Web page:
Limits...
Transposable elements: powerful contributors to angiosperm evolution and diversity.

Oliver KR, McComb JA, Greene WK - Genome Biol Evol (2013)

Bottom Line: Much adaptive or evolutionary potential in angiosperms is due to the activity of TEs (active TE-Thrust), resulting in an extraordinary array of genetic changes, including gene modifications, duplications, altered expression patterns, and exaptation to create novel genes, with occasional gene disruption.Critical to their success, angiosperms have a high frequency of polyploidy and hybridization, with resultant increased TE activity and introgression, and beneficial gene duplication.Together with traditional explanations, the enhanced genomic plasticity facilitated by TE-Thrust, suggests a more complete and satisfactory explanation for Darwin's "abominable mystery": the spectacular success of the angiosperms.

View Article: PubMed Central - PubMed

Affiliation: School of Veterinary and Life Sciences, Murdoch University, Perth, Western Australia, Australia.

ABSTRACT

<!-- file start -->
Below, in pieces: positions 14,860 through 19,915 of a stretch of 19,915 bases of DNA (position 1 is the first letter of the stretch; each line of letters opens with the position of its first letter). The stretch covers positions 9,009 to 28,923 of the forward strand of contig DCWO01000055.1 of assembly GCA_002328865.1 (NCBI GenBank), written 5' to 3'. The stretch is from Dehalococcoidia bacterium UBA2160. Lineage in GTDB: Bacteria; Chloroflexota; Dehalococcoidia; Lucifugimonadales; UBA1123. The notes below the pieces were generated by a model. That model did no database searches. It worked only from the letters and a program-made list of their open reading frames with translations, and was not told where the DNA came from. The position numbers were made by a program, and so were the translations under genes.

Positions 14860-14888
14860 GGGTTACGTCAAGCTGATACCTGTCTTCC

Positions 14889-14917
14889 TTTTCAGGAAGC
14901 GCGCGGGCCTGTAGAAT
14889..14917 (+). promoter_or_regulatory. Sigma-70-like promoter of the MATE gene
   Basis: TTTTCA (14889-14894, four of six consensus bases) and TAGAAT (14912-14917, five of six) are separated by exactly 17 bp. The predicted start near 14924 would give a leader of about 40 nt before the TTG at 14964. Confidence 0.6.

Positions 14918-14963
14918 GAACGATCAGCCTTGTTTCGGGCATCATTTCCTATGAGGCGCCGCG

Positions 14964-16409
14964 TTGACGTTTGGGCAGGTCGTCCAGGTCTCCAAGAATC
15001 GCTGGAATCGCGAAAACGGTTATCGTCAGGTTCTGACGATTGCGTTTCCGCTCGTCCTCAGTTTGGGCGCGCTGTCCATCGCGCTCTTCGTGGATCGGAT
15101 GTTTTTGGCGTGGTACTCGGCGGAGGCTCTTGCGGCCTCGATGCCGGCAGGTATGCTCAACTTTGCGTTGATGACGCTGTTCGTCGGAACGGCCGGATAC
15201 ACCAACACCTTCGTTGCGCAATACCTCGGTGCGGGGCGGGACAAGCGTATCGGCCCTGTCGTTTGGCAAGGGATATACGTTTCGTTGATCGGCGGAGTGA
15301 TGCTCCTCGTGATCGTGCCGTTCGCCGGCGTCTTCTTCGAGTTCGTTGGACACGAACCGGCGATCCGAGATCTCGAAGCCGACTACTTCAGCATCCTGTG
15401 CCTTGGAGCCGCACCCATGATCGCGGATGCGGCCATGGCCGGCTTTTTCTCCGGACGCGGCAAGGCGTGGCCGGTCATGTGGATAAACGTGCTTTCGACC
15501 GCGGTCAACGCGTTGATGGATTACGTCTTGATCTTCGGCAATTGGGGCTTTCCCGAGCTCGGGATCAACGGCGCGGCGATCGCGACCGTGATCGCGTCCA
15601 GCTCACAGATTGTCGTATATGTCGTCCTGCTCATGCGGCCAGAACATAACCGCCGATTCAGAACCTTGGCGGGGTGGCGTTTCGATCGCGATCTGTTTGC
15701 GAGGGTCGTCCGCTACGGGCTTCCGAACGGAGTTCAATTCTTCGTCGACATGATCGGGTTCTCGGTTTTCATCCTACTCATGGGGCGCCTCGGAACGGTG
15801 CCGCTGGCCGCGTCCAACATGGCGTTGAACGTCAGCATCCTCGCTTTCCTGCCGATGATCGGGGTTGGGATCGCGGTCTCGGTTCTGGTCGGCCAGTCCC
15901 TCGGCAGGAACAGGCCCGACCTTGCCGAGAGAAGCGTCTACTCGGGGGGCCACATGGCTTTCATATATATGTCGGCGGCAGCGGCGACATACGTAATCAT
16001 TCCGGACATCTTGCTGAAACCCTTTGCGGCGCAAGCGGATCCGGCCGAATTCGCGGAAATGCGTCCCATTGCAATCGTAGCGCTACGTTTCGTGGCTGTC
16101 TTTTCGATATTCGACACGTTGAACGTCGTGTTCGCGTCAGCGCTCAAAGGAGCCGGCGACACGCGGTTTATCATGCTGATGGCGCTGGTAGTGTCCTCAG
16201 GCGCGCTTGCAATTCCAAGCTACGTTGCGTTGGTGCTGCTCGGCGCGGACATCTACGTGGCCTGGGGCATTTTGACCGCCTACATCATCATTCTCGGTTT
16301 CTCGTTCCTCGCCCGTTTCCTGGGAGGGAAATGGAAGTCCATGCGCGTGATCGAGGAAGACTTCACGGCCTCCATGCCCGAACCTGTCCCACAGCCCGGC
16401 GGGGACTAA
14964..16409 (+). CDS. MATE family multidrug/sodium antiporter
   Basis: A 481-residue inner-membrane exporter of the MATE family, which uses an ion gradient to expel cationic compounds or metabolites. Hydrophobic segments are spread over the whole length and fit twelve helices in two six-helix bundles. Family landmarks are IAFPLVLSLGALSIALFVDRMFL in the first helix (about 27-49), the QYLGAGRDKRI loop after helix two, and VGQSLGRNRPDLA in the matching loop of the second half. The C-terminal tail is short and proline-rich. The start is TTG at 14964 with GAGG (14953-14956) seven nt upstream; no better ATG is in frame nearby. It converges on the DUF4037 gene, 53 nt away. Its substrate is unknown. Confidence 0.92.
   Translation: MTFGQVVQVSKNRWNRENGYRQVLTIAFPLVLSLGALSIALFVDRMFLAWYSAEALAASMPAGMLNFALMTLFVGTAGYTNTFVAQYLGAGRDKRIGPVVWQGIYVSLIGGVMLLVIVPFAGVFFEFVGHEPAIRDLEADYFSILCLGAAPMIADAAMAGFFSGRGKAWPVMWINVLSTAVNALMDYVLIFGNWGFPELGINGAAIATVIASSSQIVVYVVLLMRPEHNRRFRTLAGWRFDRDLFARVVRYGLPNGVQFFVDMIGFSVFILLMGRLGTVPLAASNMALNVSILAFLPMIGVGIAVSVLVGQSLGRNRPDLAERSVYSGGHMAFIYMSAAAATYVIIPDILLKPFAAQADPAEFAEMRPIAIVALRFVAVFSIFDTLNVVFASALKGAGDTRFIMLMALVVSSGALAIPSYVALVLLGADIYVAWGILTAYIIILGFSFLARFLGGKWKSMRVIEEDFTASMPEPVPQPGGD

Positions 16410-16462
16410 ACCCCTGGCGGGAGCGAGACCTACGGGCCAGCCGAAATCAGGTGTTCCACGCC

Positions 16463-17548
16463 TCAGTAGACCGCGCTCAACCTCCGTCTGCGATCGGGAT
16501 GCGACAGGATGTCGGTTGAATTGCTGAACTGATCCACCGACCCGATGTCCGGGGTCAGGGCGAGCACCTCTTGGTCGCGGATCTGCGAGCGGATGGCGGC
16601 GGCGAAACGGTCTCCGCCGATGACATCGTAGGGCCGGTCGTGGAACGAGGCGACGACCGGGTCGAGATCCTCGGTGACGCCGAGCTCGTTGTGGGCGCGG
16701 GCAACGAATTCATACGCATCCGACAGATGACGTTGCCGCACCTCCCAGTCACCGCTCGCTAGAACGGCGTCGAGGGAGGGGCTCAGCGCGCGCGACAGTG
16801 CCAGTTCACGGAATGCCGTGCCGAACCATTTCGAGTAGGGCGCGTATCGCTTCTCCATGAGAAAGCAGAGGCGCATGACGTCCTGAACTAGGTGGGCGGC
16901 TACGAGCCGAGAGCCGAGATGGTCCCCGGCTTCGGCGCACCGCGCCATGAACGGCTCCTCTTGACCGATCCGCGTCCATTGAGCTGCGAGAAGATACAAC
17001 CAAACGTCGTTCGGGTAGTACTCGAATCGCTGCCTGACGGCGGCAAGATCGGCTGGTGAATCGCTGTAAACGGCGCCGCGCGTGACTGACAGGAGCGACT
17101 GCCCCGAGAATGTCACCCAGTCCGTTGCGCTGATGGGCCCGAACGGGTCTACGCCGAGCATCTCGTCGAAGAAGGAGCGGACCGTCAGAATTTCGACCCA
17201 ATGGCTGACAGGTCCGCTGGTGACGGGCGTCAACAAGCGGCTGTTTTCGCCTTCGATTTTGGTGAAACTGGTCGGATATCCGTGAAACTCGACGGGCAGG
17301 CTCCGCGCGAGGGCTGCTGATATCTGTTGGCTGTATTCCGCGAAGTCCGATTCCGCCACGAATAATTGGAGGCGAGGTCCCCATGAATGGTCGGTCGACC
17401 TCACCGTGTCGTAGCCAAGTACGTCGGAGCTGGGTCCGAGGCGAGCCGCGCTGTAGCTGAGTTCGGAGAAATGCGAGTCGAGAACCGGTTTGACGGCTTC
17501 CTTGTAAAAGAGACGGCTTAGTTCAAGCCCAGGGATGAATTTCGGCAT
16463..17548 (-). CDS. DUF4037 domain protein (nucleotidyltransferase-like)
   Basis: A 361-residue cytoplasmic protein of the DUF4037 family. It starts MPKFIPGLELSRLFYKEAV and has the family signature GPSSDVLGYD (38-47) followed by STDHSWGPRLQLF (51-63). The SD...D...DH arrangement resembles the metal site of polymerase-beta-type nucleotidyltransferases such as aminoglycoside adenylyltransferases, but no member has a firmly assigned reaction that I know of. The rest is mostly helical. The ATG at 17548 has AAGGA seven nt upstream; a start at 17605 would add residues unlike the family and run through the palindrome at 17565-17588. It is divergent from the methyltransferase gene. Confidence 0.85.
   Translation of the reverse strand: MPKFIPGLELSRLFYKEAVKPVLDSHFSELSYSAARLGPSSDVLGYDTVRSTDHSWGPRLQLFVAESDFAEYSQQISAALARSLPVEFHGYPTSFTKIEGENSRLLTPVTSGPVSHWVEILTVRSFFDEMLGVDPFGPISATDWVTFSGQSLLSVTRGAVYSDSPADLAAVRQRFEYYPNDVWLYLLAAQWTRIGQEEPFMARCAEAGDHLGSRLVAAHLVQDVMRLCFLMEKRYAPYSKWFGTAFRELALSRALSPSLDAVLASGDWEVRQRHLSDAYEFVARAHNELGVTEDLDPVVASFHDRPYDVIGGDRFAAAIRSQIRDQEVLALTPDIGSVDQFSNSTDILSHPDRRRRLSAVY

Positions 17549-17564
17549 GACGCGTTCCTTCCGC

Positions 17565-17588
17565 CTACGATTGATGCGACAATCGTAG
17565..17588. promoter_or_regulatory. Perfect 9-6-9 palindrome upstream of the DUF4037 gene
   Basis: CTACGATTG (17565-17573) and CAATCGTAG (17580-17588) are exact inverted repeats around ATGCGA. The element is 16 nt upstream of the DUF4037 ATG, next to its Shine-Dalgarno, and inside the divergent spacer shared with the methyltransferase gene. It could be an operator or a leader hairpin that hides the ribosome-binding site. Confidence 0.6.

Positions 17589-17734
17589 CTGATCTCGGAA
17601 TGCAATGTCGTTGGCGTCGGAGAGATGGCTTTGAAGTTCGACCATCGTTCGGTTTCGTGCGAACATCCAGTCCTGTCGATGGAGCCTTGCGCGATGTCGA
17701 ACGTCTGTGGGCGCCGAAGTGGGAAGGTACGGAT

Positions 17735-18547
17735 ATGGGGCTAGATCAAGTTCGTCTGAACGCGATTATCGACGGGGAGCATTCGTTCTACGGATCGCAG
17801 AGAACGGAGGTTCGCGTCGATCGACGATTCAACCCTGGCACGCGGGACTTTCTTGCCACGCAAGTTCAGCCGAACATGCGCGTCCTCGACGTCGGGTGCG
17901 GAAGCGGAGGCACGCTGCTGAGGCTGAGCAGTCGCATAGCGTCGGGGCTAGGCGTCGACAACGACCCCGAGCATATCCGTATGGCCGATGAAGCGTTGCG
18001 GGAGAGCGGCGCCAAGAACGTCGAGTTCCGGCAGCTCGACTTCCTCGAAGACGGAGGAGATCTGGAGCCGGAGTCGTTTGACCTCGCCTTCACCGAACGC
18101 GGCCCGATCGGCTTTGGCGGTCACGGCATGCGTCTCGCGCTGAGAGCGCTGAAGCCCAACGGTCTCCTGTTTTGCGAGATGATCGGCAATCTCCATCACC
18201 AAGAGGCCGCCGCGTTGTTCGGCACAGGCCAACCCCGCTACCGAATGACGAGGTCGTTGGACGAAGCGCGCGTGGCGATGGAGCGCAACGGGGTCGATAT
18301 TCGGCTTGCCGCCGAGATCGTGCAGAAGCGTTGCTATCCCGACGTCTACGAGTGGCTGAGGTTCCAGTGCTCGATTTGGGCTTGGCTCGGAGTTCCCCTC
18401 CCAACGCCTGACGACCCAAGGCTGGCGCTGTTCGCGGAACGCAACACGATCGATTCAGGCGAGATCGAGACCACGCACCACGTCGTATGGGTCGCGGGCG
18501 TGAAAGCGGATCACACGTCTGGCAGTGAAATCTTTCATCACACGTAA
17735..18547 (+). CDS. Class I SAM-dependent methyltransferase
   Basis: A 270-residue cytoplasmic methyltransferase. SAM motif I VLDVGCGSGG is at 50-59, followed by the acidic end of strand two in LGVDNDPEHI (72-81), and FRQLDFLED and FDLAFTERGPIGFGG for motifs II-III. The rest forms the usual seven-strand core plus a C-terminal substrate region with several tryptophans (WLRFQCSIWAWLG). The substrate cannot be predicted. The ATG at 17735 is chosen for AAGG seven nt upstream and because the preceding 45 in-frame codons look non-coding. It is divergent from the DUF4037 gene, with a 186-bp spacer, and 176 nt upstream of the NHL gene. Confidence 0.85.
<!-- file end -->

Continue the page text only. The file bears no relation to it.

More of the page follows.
Transposable elements (TEs) are a dominant feature of most flowering plant genomes. Together with other accepted facilitators of evolution, accumulating data indicate that TEs can explain much about their rapid evolution and diversification. Genome size in angiosperms is highly correlated with TE content and the overwhelming bulk (>80%) of large genomes can be composed of TEs. Among retro-TEs, long terminal repeats (LTRs) are abundant, whereas DNA-TEs, which are often less abundant than retro-TEs, are more active. Much adaptive or evolutionary potential in angiosperms is due to the activity of TEs (active TE-Thrust), resulting in an extraordinary array of genetic changes, including gene modifications, duplications, altered expression patterns, and exaptation to create novel genes, with occasional gene disruption. TEs implicated in the earliest origins of the angiosperms include the exapted Mustang, Sleeper, and Fhy3/Far1 gene families. Passive TE-Thrust can create a high degree of adaptive or evolutionary potential by engendering ectopic recombination events resulting in deletions, duplications, and karyotypic changes. TE activity can also alter epigenetic patterning, including that governing endosperm development, thus promoting reproductive isolation. Continuing evolution of long-lived resprouter angiosperms, together with genetic variation in their multiple meristems, indicates that TEs can facilitate somatic evolution in addition to germ line evolution. Critical to their success, angiosperms have a high frequency of polyploidy and hybridization, with resultant increased TE activity and introgression, and beneficial gene duplication. Together with traditional explanations, the enhanced genomic plasticity facilitated by TE-Thrust, suggests a more complete and satisfactory explanation for Darwin's "abominable mystery": the spectacular success of the angiosperms.